The Witcher 2, as a PC exclusive, has sold over one million units. By most measures that's a huge success. But in an interview with PC Gamer CD Projekt's co-founder Marcin Iwinski claimed that roughly 4.5 million people obtained the game illegally. Despite this, he still maintains that not using DRM measures is the right way to go.
"In my almost 20 years in the industry," said Iwinski, "I have not seen DRM that really worked (i.e. did not complicate the life of the legal gamer and at the same time protect the game). We have seen a lot of different protections, but there are only two ways you can go: Either you use light DRM, which is cracked in no time and is not a major pain for the end-user, or you go the hard way and try to super-protect the game.
"Yes, it is then hard to crack, but you start messing with the operation system, the game runs much slower and – for a group of legal gamers – it will not run at all. None of these solutions really work, so why not abandon it altogether?"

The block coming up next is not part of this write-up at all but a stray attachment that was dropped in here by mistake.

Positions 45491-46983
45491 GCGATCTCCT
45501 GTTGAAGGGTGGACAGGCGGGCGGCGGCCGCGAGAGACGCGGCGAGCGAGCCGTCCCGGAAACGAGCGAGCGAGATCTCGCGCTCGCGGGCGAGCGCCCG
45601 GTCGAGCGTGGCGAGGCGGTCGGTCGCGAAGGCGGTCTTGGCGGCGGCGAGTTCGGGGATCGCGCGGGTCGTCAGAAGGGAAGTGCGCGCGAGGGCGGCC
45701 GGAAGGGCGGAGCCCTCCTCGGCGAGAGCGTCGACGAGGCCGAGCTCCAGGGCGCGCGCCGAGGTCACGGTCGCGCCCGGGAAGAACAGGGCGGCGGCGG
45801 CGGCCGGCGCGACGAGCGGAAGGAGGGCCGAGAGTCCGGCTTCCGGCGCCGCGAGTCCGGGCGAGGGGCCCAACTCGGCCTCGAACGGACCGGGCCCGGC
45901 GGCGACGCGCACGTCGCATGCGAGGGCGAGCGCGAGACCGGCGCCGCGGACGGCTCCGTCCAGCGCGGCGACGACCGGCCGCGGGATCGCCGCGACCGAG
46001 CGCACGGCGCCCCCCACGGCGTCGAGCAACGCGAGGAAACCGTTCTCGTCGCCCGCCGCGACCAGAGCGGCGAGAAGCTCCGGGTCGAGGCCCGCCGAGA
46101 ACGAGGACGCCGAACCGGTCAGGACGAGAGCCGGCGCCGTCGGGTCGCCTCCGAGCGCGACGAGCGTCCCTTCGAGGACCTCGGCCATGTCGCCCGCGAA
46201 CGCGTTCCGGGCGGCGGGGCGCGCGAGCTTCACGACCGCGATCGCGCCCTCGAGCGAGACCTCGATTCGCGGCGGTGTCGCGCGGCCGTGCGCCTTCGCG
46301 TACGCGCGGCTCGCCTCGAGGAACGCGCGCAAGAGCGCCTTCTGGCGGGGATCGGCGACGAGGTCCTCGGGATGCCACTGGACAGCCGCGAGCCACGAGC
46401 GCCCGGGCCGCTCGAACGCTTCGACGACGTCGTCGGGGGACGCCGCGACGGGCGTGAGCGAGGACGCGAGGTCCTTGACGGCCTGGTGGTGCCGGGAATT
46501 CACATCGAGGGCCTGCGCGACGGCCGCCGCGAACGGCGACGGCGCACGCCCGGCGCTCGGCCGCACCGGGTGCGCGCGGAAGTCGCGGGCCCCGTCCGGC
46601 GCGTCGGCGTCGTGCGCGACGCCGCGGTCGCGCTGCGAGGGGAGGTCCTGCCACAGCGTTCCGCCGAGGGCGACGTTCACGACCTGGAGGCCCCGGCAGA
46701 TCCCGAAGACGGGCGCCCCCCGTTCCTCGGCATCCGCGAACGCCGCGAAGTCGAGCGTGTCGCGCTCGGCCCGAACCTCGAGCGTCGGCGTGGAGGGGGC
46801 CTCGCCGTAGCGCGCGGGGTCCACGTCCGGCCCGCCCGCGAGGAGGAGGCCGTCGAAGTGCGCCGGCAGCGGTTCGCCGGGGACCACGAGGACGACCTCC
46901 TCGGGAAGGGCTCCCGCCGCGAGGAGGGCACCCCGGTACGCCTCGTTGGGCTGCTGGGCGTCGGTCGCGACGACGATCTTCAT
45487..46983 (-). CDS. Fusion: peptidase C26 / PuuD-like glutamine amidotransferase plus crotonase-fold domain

When asked why some companies persist with DRM, Iwiniski blamed a lack of understanding.
As funny as this might sound, DRM is the best explanation, the best “I will cover my ass” thing," he claimed. "I strongly believe that this is the main reason the industry has not abandoned it until today, and to be frank this annoys me a hell of a lot. You are asking, “So why is it taking so long for them to listen?” The answer is very simple: They do not listen, as most of them do not care. As long as the numbers in Excel will add up they will not change anything."
Iwiniski's 4.5 million downloads is just a rough guesstimate, but even if the number is less that half, that's still two people downloading the game for every person that purchased it. We salute CD Project Red for sticking to their guns despite the massive amount of piracy surrounding their flagship title.